The people who make enhanced editions of old role-playing games like Baldur’s Gate and Planescape: Torment want to do the same thing for Icewind Dale II. There’s just one problem: nobody knows where to find the code.

Beamdog, a Canadian publisher best known for releasing snazzy new versions of old Infinity Engine RPGs like the ones mentioned above, is looking to re-release Icewind Dale II with enhanced graphics and other improvements. But Beamdog’s CEO, Trent Oster, says his team can’t find the source code for Icewind Dale II. Without that code, he says, they can’t make any sort of enhanced edition of the game.

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“We’ve searched all the archives we have access to, including all the data handed over to Wizards of the Coast from Atari and there is no source code for Icewind Dale II,” Oster told me in an e-mail. “We’ve reached out to our friends at Obsidian, as many of them were the development staff behind Icewind Dale II, and they do not have any source code. We’re stalled on the project without source and the project won’t move forward until we can find it. We’ve naturally moved on to other things until there is a change in the situation.”

Icewind Dale II, released in 2002, was the last game built with BioWare’s iconic Infinity Engine, a set of code used primarily to make isometric RPGs. The game came out during a time of financial turbulence for its publisher, Interplay, which would go on to shut down the game’s development studio, Black Isle, a year later in 2003. (Some of Black Isle’s staff then left to found Obsidian Entertainment, which is now making its own Infinity Engine-inspired Pillars of Eternity games.)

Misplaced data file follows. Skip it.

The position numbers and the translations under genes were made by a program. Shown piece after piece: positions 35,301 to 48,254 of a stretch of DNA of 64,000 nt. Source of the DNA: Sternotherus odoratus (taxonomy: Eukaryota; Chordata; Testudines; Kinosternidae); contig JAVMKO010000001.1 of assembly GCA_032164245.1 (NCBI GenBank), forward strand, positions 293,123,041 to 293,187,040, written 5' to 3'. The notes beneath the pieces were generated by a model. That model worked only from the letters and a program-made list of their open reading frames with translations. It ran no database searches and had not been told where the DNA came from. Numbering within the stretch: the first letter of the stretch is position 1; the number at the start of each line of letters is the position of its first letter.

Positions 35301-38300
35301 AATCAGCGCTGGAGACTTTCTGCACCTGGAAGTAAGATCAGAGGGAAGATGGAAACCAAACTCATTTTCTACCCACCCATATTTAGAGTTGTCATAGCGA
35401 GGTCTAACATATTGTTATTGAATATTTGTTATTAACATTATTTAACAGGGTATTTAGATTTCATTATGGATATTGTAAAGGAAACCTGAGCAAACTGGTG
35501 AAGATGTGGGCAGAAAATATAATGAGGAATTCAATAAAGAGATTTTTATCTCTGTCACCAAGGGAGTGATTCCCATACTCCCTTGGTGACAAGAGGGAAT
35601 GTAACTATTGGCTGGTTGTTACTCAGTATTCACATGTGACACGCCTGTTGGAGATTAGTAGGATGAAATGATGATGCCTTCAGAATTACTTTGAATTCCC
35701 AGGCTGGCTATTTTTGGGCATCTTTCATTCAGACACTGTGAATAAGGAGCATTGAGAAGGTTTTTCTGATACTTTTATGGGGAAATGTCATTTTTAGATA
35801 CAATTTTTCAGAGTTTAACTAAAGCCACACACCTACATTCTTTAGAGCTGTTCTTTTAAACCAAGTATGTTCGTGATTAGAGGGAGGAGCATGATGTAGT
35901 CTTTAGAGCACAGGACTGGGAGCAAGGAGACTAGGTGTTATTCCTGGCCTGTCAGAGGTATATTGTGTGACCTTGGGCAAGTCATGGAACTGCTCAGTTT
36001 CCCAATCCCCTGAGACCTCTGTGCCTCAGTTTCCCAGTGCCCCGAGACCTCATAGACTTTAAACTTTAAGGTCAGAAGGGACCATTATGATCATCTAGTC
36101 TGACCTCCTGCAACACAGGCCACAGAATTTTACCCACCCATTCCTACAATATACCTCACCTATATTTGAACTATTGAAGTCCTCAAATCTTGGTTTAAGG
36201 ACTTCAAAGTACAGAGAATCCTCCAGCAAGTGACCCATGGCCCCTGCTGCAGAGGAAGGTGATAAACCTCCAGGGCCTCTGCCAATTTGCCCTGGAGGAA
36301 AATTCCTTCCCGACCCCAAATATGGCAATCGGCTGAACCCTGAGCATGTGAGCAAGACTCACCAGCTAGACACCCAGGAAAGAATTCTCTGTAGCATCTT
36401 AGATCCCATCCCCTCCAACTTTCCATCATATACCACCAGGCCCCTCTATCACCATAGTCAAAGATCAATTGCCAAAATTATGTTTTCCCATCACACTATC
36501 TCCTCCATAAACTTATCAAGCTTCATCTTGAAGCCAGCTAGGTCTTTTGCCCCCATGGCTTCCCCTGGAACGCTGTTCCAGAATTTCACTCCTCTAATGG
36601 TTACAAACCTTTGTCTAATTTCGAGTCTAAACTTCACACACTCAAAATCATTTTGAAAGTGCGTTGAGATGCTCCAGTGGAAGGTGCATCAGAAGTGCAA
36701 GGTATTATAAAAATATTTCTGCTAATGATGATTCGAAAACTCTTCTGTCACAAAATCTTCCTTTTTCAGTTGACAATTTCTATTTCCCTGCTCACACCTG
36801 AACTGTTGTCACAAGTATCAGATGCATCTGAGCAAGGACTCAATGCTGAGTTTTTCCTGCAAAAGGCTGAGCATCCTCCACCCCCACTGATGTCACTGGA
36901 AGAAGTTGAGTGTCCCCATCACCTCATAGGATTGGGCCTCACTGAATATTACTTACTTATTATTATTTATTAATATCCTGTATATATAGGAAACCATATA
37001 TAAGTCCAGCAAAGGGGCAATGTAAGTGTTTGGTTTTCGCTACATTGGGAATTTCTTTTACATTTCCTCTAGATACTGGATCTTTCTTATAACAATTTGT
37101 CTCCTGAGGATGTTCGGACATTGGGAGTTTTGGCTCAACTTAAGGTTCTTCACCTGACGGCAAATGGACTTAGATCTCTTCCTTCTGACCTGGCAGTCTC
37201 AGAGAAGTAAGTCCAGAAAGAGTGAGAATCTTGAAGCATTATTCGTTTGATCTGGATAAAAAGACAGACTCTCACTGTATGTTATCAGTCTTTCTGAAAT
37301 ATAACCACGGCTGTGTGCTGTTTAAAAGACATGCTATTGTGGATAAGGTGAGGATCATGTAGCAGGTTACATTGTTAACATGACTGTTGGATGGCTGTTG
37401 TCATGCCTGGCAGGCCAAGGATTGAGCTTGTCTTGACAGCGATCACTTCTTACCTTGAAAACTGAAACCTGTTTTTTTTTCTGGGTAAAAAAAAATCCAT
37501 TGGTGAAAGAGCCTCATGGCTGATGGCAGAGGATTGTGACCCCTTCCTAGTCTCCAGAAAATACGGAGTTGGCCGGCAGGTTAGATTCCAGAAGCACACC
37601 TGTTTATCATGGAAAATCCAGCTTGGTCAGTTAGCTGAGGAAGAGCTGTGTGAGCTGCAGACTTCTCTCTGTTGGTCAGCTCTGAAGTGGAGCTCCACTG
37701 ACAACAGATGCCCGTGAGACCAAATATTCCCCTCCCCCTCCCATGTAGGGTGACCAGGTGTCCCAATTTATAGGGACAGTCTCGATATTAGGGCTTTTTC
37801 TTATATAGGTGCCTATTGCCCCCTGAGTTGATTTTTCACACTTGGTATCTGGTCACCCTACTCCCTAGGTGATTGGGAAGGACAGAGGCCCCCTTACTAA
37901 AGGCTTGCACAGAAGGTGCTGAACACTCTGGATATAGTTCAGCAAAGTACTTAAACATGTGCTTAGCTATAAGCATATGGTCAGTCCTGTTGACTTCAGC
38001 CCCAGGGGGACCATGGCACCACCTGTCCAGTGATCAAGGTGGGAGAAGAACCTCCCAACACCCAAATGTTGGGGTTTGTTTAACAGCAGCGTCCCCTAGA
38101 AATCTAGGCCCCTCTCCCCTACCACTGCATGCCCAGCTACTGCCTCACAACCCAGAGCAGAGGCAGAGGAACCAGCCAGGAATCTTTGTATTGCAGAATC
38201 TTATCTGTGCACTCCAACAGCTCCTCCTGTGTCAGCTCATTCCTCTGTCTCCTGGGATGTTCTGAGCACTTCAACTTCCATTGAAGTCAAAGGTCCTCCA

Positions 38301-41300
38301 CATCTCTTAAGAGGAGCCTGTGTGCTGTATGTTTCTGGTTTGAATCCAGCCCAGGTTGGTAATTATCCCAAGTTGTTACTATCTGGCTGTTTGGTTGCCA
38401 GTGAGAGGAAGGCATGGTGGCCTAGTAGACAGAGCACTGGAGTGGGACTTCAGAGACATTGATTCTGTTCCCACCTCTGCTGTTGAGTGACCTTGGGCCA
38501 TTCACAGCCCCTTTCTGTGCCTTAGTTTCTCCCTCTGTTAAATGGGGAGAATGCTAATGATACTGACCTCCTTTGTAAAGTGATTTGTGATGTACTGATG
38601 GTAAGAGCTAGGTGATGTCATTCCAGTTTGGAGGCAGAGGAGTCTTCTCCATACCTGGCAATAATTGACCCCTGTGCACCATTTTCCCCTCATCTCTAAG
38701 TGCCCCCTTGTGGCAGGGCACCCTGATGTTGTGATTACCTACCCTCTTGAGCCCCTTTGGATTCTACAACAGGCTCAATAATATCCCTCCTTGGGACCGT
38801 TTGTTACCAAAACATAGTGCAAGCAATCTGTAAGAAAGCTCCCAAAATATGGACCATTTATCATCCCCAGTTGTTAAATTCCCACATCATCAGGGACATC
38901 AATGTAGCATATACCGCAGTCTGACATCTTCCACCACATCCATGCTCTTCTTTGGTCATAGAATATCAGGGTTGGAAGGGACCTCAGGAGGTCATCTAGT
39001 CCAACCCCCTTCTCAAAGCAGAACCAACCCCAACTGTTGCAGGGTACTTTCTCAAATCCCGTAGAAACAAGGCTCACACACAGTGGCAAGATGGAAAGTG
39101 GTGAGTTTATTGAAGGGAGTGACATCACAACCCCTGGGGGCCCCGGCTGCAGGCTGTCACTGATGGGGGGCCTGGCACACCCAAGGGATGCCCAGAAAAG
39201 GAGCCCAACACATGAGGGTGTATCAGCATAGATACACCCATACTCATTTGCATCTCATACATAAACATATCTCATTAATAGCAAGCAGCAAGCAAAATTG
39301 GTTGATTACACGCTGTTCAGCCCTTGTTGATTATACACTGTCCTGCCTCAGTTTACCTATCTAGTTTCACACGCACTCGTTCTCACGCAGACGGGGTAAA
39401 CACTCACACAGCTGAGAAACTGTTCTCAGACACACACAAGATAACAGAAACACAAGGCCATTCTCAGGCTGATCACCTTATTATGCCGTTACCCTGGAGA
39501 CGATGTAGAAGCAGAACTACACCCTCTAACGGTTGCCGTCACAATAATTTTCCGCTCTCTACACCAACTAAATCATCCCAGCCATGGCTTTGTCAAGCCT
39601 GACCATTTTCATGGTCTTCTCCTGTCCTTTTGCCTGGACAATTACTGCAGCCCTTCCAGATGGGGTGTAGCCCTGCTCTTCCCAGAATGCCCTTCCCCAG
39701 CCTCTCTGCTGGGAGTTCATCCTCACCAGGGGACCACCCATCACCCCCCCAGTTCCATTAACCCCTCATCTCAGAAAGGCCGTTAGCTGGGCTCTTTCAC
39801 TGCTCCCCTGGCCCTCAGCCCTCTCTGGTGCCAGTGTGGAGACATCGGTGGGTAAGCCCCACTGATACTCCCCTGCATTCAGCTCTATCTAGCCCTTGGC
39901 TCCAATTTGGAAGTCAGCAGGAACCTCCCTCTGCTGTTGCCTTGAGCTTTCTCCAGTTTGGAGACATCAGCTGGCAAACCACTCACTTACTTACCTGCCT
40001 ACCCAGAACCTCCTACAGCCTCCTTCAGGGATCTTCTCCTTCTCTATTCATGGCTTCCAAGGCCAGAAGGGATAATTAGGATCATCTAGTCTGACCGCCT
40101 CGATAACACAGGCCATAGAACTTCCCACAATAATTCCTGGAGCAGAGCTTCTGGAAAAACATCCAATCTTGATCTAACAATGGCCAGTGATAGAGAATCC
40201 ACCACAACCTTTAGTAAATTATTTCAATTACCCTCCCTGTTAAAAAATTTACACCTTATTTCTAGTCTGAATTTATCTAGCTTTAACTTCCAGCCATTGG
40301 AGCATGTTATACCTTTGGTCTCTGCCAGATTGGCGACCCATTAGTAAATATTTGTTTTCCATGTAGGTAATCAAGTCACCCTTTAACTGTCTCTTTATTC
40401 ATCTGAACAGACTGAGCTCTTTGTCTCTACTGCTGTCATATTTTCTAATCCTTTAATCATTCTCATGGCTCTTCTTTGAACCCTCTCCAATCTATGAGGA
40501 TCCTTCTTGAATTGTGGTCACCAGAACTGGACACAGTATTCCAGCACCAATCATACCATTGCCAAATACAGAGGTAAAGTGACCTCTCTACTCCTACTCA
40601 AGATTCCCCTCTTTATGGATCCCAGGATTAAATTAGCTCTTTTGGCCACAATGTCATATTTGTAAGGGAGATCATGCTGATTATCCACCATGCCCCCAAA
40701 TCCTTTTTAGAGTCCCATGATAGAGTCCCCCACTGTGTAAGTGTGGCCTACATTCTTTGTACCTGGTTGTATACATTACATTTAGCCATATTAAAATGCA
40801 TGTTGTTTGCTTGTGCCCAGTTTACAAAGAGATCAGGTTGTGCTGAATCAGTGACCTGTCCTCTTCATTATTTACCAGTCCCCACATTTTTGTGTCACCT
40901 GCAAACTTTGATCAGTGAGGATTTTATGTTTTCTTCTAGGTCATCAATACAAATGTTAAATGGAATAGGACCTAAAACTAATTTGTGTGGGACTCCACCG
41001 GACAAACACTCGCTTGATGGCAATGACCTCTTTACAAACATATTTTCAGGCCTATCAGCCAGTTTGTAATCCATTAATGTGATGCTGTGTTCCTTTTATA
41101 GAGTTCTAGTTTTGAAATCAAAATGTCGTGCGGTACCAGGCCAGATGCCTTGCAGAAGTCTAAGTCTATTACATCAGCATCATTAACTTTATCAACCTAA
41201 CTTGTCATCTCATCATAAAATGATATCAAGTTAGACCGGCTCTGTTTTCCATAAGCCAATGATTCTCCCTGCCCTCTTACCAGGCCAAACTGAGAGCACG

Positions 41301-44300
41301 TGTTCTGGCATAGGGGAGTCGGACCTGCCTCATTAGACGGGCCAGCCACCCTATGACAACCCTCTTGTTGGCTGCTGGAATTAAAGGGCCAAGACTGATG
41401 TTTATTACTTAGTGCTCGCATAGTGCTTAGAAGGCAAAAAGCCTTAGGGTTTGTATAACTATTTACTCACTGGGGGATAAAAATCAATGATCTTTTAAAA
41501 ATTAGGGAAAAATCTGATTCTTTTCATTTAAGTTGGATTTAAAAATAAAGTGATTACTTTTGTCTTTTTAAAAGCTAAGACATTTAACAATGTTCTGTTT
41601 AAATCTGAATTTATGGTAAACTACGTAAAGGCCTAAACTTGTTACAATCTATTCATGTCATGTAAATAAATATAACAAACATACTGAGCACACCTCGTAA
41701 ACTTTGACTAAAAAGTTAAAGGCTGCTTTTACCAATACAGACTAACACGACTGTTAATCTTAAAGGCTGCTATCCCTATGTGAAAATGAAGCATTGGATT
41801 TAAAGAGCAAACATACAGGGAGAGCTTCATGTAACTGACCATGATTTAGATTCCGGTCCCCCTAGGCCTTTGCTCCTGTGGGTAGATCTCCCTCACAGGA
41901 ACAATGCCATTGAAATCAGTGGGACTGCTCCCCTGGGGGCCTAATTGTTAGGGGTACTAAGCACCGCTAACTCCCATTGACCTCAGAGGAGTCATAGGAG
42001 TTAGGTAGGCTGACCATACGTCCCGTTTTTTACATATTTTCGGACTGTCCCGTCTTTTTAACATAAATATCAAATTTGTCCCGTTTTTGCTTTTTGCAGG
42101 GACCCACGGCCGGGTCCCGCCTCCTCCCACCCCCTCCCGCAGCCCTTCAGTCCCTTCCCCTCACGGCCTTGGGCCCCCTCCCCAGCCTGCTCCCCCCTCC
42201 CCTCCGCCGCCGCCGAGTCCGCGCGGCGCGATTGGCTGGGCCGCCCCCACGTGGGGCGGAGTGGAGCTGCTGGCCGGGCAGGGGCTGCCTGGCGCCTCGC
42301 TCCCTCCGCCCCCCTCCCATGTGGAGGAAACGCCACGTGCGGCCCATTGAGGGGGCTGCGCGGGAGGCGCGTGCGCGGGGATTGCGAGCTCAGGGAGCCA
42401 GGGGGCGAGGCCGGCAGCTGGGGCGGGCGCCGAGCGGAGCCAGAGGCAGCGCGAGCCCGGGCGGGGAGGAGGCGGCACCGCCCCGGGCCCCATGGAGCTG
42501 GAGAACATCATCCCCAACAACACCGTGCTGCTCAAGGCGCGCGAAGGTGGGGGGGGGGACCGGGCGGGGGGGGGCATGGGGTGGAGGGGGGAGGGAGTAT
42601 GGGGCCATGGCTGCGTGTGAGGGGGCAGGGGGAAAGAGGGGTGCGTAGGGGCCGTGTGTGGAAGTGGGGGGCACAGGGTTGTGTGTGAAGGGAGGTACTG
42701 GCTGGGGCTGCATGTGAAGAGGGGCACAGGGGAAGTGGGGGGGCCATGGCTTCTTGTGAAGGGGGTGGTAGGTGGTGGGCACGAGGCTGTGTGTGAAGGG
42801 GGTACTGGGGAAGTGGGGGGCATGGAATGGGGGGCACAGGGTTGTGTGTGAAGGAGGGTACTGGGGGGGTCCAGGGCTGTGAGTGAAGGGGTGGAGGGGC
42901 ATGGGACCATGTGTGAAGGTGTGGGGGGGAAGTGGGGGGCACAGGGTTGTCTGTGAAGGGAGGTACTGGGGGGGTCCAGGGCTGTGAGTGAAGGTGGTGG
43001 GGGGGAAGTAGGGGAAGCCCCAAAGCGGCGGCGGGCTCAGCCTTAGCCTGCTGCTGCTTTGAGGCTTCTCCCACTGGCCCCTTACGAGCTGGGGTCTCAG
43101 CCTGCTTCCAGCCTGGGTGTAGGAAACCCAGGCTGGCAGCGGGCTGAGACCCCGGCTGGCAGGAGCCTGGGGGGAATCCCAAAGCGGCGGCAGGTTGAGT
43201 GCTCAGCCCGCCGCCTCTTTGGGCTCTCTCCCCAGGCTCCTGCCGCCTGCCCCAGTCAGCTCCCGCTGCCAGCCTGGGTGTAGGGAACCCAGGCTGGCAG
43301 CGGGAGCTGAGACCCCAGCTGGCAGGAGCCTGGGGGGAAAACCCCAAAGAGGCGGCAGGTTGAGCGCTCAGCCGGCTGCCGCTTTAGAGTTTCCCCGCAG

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Perhaps as a result of that turbulence—or confusion over who owns what—Icewind Dale II has simply disappeared. “Icewind Dale II was created by Interplay working off a customized version of the BioWare Infinity Engine,” said Oster. “They took the Infinity Engine variant they used to ship Icewind Dale and started from there. Somewhere along the path of the Dungeons and Dragons license moving from Interplay to Atari and then reverting to Wizards of the Coast, preserving source code and transferring it to the new rights holder, somehow data was lost.”

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While developing enhanced versions of Baldur’s Gate, Planescape: Torment, and the first Icewind Dale, Beamdog was able to get source code directly from BioWare. “I drove over to the BioWare offices and dug through hard drives and backups for a day and a half, building a big pile of everything I could find,” Oster said. “We pulled some of the Planescape source from BioWare archives and some from the [Wizards of the Coast] archives which came to them via Interplay and Atari. The Icewind Dale source code was also from both sources... When we’ve searched for the Icewind Dale II code, there is nothing, not even a pre-release version. We’ve done the math and without source code it is simply too expensive to attempt to reverse engineer from an existing version of the game data.”

Although anyone can buy and download Icewind Dale II on GOG, there’s no simple way to extract the source code from finished copies of the game. Because the code is all compiled, the data is inaccessible. “There is really no way to go backwards from a compiled game to the source code to rebuild it,” said Oster. “You can decompile the game, but the difficulty of digging through the decompiled blob and extracting anything useful is much too high.”

So Icewind Dale II remains in limbo—at least until someone finds an old floppy disk in their attic. Or goes to the right garage sale.